How to beat the £199bn income tax bill

·2-min read
end of year working out inland revenue tax self assessment form with calculator
'Things are set to get far grimmer for the next few years,' said one expert. Photo: Getty Images

Britons are expected to pay £199bn ($275bn) in income tax for the 2021/2022 financial year, up from £187bn in 2018/19, new data has revealed.

This was more than twice the amount paid in income tax in 1999/2000.

HMRC figures also show there will be 4.13 million higher rate taxpayers in 2021/2022, which is down 2.4% from 2018/2019. They will make up 13.1% of income tax-payers.

Sarah Coles, personal finance analyst at Hargreaves Lansdown, said: “Unfortunately, things are set to get far grimmer for the next few years.”

This is because a freeze in personal allowance and higher rate tax threshold means more people will pay more tax, and the number of higher rate taxpayers will grow again.

“We’ve had a few years of more positive news for higher earners, because the personal allowance has been rising gradually, and we’ve seen a bump in the higher rate tax threshold too, so the proportion of people paying higher rate tax has dropped,” she added.

She recommends some steps to protect income from tax.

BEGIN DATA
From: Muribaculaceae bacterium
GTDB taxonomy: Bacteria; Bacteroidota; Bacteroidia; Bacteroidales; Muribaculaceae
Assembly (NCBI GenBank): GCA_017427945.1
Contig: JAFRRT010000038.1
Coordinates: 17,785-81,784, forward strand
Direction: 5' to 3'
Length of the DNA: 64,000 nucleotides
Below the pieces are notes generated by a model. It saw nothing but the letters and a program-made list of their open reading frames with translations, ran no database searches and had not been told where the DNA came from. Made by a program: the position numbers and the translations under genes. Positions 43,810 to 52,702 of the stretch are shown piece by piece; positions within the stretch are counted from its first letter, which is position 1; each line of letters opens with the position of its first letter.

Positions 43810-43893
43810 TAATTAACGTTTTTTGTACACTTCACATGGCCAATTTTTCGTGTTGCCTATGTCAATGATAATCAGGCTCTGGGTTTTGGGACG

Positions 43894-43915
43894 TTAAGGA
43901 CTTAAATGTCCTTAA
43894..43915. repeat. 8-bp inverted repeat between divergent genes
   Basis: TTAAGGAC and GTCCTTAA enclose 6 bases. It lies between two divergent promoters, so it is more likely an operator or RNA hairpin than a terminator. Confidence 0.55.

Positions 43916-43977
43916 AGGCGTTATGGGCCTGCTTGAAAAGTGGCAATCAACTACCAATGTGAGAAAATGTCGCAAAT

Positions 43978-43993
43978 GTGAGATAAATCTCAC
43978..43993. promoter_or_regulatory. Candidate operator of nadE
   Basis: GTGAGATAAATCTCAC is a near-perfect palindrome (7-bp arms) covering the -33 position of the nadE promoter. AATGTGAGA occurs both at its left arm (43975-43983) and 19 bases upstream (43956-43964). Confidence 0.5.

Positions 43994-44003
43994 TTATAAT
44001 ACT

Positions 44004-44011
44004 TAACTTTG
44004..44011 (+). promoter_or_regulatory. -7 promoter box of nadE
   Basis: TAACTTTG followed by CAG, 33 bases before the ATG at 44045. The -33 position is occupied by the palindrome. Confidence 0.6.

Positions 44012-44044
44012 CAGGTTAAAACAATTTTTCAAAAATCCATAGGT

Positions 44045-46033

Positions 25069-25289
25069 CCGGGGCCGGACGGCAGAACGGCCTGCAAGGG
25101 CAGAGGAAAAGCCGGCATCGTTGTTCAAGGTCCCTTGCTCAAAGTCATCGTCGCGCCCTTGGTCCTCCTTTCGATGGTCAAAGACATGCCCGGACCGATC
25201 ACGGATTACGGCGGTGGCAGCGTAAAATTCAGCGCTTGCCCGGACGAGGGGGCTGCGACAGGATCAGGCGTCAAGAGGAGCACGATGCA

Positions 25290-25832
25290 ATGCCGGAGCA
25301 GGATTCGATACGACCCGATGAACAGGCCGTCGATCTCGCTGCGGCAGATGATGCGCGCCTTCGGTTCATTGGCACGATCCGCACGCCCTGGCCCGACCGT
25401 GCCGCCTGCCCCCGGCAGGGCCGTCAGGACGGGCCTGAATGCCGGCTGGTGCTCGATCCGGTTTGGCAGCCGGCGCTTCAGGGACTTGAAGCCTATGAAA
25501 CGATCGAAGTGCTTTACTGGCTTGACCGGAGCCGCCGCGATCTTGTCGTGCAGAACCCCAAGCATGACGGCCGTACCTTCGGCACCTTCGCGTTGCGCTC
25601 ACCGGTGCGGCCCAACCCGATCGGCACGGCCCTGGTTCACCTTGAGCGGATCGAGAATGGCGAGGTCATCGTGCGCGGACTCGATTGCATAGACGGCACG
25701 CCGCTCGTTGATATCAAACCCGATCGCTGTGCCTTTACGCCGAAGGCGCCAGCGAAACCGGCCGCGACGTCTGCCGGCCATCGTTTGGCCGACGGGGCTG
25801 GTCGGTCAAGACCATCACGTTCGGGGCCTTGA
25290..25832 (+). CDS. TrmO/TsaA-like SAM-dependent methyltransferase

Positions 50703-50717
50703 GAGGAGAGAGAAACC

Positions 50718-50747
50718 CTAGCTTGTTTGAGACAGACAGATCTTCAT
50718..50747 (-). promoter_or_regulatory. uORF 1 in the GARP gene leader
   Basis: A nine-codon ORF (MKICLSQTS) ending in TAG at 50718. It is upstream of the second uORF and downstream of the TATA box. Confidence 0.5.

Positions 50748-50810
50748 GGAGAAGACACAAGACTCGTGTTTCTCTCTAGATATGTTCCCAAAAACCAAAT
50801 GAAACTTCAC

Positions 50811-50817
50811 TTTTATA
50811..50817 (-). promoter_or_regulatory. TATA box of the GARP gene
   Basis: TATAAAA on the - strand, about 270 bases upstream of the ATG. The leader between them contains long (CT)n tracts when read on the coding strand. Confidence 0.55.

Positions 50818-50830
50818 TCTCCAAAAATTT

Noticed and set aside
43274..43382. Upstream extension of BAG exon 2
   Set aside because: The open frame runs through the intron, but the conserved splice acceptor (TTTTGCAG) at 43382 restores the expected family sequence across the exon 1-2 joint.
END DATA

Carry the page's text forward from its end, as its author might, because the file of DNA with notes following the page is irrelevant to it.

Read more: Millions of Brits who WFH urged to claim up to £500 tax relief by HMRC

1. Open an individual savings account (ISA)

An ISA can protect income from tax. If you’re saving to buy a first property and are aged 18 to 39, you should also consider a Lifetime ISA, because in addition to tax free growth, you get a 25% bonus on contributions.

2. Contribute to pensions

These contributions attract tax relief at your highest marginal rate, and the first 25% taken from the pension is usually tax-free. There’s tax relief on pensions even for non-taxpayers, on the first £3,600 a year.

3. Find out what you can spend on without paying tax

In some cases, the government will let you give up a portion of your salary, and spend it on certain things free of tax (and in some cases national insurance). This includes pensions, childcare vouchers, bike-to-work schemes, and technology schemes.

4. Look into spouse exemptions

Assets that produce an income can be passed between spouses without triggering a tax bill. They can be shared between a couple, so that both take advantage of their allowances. The balance can be held by the spouse paying the lower rate of tax, to reduce the tax payable.

Watch: How to save money on a low income

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